According to my foray into permaculture, it was observation by accident; but according to purposes I already had in mind, it was sustained observation.

For example:  One technique suggested for implementing permaculture is an herb spiral.  There are even videos guiding the curious to herbal glory.

We Pluchars like herbs at the ready, and so I thought of two locations, and Marcy picked one – the more reasonable one, of course.  This is just outside our back door:

IMG_1096

Foundation for our herb-phitheater.

Now, as to observation:  This particular location is on the south side of our property.  That white vinyl fence is on the south side of the frame.  That particular area – next to the heat pump, with a short concrete sidewalk and two pebbled areas – has always seemed hot to me.  This struck me immediately, from before we bought the house, and has been verified repeatedly.

I believe this is because our house and the neighbor’s (relatively close by – maybe 40′, with a fence in the middle) act as a wind block, the heat pump generates heat in the summer, and the sidewalk and pebbles absorb heat on top of that.  Even when the “weather” is breezy and tolerable elsewhere on our property, it is stifling in this area.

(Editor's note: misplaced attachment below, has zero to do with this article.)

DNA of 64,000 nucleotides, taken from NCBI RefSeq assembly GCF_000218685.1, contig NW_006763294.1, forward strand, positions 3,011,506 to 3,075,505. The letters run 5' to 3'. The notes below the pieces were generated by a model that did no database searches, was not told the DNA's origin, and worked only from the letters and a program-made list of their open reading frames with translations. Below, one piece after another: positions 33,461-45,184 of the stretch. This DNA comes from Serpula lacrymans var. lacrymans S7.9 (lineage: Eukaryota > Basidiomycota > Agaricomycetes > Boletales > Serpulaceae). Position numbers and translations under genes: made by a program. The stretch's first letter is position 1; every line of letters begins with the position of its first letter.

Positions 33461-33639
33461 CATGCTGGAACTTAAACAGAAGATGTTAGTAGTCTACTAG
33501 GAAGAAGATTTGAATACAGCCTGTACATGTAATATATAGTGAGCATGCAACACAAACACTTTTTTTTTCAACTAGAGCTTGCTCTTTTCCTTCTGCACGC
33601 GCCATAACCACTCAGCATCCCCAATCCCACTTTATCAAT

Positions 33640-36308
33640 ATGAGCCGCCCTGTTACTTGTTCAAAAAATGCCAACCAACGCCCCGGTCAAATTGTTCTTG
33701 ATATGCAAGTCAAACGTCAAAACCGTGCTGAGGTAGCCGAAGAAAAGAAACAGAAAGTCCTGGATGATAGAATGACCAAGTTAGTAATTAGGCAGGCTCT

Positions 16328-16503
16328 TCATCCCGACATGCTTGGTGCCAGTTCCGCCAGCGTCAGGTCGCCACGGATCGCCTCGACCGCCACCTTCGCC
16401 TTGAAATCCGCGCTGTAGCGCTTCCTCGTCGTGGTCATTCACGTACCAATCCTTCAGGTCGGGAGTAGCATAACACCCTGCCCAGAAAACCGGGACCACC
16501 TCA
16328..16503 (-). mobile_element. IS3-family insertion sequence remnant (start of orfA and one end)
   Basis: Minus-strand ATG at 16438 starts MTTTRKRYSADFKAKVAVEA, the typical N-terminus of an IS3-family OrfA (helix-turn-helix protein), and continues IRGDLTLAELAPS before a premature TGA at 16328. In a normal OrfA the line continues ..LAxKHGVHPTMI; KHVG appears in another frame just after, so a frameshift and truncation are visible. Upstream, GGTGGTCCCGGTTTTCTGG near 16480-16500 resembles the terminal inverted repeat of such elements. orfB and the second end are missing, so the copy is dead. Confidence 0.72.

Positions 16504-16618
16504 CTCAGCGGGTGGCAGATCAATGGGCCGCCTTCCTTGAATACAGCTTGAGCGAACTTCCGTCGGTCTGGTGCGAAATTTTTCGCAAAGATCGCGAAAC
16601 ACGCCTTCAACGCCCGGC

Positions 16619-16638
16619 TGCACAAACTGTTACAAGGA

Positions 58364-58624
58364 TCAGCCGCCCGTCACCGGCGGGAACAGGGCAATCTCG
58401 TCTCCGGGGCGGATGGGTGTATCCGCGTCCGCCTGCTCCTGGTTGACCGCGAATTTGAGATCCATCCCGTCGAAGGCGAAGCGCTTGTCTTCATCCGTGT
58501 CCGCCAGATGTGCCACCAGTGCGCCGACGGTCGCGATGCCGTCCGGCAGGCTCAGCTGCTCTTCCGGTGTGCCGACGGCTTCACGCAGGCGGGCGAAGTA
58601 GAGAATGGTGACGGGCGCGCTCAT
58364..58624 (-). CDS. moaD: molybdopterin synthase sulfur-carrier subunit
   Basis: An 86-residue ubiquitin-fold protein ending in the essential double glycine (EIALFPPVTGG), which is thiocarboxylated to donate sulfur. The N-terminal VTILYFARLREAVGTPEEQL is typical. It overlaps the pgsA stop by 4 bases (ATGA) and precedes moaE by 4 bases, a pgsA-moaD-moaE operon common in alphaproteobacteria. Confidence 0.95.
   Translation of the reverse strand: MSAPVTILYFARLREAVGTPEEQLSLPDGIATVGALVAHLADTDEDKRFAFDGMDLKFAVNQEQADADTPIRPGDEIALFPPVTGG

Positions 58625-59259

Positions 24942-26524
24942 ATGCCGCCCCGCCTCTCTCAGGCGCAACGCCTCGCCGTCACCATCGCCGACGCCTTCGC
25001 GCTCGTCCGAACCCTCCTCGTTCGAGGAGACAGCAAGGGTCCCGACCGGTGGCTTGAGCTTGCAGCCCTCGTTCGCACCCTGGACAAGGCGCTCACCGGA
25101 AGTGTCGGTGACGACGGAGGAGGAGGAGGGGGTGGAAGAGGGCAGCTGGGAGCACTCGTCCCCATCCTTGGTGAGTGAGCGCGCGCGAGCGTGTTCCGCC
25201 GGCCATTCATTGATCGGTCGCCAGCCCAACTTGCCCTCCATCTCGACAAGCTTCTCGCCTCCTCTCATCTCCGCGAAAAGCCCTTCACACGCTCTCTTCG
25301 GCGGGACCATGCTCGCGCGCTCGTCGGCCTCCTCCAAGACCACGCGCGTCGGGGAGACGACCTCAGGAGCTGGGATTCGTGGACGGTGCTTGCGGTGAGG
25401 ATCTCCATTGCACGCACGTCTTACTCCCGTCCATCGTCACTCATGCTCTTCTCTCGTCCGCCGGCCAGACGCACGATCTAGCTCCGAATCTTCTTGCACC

Furthermore, I believe we will modify the herb spiral, in favor of an herb amphitheater…or and herb-phitheater, if you please.

Weep at my raw talent.

Weep at my raw talent.

The reason for this is that any herbs on the north side of a spiral would have precious few hours of sunlight – given the house sandwich.  Another drawing?

Site Map - Herb garden

Therefore – I presume, at any rate – an amphitheater design will be more advantageous.

But where to find the building materials?

Permaculture?

WTF is one of the TCG posting on permaculture?  ROFL!  IMHO, this is BQYE!

Yep, made the last one up.

Welcome to a new category, an informal series, meandering as it will through my family’s adventures in permaculture.

But seriously, permaculture?  On a Catholic blog?  Let me learn you something.

This comes as little surprise to those who know me, or who have any real understanding of the Catholic faith.  For a start, observe the confluence of these two:  Bethlehem Farm.  I spent a year on the farm, and another three nearby, helping people build and repair their houses and helping establish (what is now) a very impressive garden.

Bethlehem Farm is an explicitly Catholic community, and sustainability is actually one of their philosophical cornerstones.  They encourage organic farming, living in harmony with the seasons and one’s local climate and resources, and making every effort to live in a way which promotes giving (to others, to the Earth) over and above taking.

It is in giving, after all, that we receive.

And Bethlehem Farm is not an anomaly, but right in line with Catholic teaching.  The United States Conference of Catholic Bishops, for instance, tells us that “caring for and cultivating the world involves…joyful appreciation for the God-given beauty and wonder of nature…” and “…protection and preservation of the environment, which would be the stewardship of ecological concern.”